NASA counting down again for next-to-last launch
CAPE CANAVERAL, Fla. (AP) — NASA's countdown clocks began ticking again Friday for the next-to-last space shuttle launch, delayed two weeks ago by an electrical problem aboard Endeavour.
Forecasters put the odds of good weather for Monday morning's launch at 70 percent: the main concerns are stiff crosswind and low clouds.
NASA test director Jeff Spaulding said everything was on track this time around, and that the most likely culprit for last month's failed launch attempt was an exposed conductor on a thermostat.
The thermostat was replaced last week, along with a switch box containing a blown fuse.
Commander Mark Kelly and his five crewmates returned to Kennedy Space Center on Thursday. Their families will follow this weekend, including Kelly's wife, Arizona Rep. Gabrielle Giffords, who was critically wounded in the head in January at a political event in Tucson. She interrupted her rehab in Houston to travel to Cape Canaveral for the first launch attempt, and will do so again.
For the April 29 launch attempt — on a Friday afternoon — NASA had expected 700,000 or more people to jam surrounding roads and towns. A smaller crowd is anticipated for Monday's 8:56 a.m. try, possibly around the 500,000-mark, Spaulding said. That would still be larger than the 400,000 who turned out for Discovery's final voyage in February. Only one other shuttle flight remains, by Atlantis in July.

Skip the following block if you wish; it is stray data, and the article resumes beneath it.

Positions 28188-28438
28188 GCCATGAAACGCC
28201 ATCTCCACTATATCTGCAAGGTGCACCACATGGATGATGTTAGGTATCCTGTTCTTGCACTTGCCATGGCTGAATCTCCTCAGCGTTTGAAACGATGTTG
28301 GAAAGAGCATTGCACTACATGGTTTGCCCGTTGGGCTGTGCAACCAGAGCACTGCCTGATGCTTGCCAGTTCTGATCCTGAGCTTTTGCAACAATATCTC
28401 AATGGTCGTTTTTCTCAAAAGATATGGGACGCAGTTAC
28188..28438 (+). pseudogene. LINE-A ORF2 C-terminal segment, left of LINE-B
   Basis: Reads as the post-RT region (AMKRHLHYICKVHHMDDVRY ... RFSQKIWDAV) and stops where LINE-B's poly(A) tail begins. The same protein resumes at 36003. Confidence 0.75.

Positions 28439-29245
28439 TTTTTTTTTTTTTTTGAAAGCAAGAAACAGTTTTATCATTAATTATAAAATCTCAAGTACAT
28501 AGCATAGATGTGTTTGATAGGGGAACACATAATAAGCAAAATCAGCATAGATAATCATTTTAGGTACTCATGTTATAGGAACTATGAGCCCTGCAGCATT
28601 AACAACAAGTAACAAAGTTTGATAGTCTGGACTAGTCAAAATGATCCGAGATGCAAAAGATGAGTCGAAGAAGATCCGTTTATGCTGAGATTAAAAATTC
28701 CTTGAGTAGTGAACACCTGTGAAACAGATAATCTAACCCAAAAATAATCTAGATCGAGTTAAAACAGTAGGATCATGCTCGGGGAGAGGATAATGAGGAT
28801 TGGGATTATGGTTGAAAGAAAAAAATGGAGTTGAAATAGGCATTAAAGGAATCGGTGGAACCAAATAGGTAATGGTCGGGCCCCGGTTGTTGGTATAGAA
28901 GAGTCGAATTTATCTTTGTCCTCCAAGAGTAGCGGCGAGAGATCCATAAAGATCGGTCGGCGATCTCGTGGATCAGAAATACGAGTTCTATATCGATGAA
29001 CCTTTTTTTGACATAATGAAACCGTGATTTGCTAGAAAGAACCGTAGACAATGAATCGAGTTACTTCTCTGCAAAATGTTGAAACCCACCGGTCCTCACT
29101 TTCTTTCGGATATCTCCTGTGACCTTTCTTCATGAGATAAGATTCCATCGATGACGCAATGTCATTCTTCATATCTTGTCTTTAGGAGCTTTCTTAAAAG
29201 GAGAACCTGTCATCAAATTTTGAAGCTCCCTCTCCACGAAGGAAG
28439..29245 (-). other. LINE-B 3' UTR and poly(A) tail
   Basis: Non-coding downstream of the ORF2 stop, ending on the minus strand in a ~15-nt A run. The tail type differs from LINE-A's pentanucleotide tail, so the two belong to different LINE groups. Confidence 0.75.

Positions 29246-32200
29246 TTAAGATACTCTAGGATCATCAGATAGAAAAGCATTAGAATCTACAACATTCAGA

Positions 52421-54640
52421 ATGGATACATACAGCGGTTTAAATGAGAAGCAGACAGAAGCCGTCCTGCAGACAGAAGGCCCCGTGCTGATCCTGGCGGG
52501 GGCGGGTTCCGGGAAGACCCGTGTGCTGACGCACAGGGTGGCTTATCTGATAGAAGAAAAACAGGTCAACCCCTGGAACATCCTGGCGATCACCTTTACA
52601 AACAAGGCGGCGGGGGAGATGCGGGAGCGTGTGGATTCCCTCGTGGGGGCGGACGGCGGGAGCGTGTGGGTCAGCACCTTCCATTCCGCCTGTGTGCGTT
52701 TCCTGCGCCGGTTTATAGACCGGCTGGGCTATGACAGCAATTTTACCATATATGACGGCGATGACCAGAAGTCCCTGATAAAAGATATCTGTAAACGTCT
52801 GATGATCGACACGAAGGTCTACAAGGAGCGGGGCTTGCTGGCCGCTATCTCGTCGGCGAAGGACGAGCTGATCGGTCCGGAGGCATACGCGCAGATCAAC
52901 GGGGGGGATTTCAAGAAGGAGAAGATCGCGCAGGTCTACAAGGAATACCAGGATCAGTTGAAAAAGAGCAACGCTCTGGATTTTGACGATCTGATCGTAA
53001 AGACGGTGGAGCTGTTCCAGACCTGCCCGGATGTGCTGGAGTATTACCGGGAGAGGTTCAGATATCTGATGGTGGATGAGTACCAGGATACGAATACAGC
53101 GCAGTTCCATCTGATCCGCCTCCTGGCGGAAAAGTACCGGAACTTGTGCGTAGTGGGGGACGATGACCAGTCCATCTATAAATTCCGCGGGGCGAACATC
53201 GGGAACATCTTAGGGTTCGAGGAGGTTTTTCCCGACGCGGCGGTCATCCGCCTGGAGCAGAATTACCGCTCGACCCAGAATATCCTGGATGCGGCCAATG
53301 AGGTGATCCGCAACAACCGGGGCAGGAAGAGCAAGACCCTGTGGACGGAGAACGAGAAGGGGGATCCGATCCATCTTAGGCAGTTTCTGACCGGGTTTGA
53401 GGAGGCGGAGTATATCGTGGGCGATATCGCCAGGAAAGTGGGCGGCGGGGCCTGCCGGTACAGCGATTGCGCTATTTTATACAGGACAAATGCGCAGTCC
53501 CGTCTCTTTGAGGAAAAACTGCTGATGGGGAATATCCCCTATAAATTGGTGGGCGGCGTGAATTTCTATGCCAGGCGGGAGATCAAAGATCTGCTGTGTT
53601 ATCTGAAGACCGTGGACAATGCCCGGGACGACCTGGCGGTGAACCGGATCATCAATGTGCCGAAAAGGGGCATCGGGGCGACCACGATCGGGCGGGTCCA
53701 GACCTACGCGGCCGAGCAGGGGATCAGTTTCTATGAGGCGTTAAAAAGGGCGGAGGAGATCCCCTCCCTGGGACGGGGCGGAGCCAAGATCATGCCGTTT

Endeavour — making its 25th and final journey — will fly to the International Space Station and deliver a $2 billion science experiment. Four spacewalks are planned during the 16-day mission.
In a space first, a Russian Soyuz capsule will depart the orbiting complex while Endeavour is there. The Soyuz will return to Earth with half of the six-person station crew, leaving the six shuttle astronauts and remaining three station residents to manage the work load.
NASA is wrapping up the 30-year shuttle program, under presidential direction to hand over orbital ferry trips to private companies. That frees up the space agency to concentrate on expeditions to asteroids and Mars.
Endeavour is the newest of NASA's three shuttles. It was built to replace the Challenger, lost in a 1986 launch accident.